Patients with diabetes, hypertension, and who smoked were found to be more likely to develop dementia, regardless of race.
Middle-aged Americans who are smokers and those who have diabetes and/or high blood pressure are more likely to suffer from dementia, according to a long-term study from Johns Hopkins University.
Additionally, the study found a link between dementia and prehypertension, which was previously unknown. Walter J. Koroshetz, MD, director of the NIH’s National Institute of Neurological Disorders and Stroke (NINDS) said that the study’s findings support the “importance of controlling vascular risk factors like high blood pressure early in life.”
The study, led by Rebecca Gottesman, MD, PhD, and professor of neurology at Johns Hopkins University, examined data from 15,744 participants in the Atherosclerosis Risk in Communities (ARIC) study. In an average follow-up of 23 years, 1,516 developed dementia.
“Our results contribute to a growing body of evidence linking midlife vascular health to dementia,” Gottesman said in a statement. “These are modifiable risk factors. Our hope is that by addressing these types of factors early, people can reduce the chances that they will suffer from dementia later in life.”
Research showed that age and the presence of APOE4, an Alzheimer’s associated gene, were the most notable increasers of risk. The study showed that the presence of hypertension or diabetes were almost as accurate a predictor for developing dementia as the presence of APOE4.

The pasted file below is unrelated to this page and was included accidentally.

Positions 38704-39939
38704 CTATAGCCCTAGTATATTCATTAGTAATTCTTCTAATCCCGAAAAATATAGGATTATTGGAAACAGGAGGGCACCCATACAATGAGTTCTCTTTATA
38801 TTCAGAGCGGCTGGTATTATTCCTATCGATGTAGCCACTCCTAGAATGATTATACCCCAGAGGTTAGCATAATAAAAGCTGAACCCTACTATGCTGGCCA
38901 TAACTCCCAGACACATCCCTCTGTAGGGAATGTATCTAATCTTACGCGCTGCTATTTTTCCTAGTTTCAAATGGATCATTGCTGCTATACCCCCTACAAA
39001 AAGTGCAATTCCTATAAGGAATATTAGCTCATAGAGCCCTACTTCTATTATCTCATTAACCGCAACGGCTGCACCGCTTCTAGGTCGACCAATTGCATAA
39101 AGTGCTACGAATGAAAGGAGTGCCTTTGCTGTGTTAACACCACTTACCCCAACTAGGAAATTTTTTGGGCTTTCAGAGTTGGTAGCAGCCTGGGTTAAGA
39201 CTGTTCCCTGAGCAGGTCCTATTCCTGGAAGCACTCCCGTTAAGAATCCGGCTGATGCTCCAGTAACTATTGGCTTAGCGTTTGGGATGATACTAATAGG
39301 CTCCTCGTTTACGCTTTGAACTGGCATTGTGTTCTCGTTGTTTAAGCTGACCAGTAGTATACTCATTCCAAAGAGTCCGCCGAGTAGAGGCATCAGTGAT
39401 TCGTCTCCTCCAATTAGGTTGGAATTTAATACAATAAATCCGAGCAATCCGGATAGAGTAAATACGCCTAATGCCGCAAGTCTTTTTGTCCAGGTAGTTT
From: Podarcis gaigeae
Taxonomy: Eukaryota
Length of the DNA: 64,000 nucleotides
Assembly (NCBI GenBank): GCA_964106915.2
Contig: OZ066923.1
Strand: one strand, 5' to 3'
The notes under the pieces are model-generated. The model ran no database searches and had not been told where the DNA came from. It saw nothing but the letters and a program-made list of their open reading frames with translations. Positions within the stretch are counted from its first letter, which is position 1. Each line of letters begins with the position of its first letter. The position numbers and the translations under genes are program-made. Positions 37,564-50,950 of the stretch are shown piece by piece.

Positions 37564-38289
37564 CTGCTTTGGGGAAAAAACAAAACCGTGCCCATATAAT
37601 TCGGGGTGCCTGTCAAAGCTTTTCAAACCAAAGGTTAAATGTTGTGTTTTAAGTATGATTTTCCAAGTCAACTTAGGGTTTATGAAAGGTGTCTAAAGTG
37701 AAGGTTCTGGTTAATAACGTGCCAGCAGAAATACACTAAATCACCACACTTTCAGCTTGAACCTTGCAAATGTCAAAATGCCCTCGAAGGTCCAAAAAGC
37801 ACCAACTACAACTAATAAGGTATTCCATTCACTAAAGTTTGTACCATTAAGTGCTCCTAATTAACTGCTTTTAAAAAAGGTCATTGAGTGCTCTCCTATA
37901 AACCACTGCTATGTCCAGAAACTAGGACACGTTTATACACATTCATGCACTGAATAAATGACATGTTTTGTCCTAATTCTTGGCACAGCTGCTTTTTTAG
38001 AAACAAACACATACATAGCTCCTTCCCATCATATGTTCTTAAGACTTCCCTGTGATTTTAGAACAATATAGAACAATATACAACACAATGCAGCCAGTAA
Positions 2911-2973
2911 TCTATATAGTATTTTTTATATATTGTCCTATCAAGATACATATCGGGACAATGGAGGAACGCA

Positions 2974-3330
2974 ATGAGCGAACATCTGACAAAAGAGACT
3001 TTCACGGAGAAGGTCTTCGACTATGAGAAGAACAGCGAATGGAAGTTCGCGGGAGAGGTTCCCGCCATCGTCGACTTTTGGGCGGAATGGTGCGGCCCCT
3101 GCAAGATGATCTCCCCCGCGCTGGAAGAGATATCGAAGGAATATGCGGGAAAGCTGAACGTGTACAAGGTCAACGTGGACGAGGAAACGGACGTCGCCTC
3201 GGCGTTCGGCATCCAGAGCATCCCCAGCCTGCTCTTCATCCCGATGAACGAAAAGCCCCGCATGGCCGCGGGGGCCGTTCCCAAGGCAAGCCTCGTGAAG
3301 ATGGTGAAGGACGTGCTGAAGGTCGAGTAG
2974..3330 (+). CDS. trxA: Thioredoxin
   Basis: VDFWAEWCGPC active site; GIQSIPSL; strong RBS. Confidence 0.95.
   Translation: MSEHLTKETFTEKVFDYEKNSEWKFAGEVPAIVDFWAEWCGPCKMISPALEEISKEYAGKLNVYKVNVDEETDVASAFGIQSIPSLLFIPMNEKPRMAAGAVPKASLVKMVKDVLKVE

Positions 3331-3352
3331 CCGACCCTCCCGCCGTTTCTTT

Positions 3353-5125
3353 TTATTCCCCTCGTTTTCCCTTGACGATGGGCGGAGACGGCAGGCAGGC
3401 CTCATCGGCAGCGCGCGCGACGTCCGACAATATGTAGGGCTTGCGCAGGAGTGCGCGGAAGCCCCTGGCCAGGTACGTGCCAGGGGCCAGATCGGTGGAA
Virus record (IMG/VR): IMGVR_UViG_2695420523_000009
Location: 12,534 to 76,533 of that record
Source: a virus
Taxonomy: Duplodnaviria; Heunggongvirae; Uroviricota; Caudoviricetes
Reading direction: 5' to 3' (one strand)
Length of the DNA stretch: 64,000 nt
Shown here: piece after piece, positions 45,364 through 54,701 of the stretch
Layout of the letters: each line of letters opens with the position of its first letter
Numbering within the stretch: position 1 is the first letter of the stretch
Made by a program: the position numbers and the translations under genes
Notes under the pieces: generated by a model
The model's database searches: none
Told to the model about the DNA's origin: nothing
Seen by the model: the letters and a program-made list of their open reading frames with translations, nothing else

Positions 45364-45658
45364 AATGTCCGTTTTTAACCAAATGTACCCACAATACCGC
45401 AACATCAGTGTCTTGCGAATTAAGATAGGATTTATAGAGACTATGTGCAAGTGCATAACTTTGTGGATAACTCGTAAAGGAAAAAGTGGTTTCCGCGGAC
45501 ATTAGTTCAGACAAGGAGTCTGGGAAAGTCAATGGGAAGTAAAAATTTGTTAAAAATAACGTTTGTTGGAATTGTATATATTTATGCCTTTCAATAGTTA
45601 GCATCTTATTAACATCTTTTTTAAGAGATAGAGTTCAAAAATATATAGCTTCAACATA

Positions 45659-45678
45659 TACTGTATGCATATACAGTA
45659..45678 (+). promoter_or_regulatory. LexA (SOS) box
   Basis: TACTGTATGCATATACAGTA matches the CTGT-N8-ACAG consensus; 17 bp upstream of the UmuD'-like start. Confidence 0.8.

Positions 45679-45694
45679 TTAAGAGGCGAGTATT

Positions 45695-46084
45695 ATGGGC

The study also showed that whites with one copy of APOE4 had a higher chance of dementia than blacks, but blacks had a higher overall risk. Smoking increased the chances of dementia for whites, but not blacks. Overall, race did not have any influence on the link found between dementia and the vascular risk factors that were identified in the study.
Attempts to reconcile the findings with the presence of stroke history in participants were also made, as vascular risk factors are also associated with strokes, but the team found that diabetes, hypertension, prehypertension, and smoking increased dementia risk for both those who had a stroke and the stroke-free participants.
Gottesman’s team also analyzed data from a separate study from the NIH’s National Institute on Aging, revealing that, in patients that did not have dementia, the presence of 1 or more vascular risks was associated with higher beta amyloid levels. Beta amyloid often accumulates in patients with Alzheimer’s.
The study was originally published in JAMA Neurology.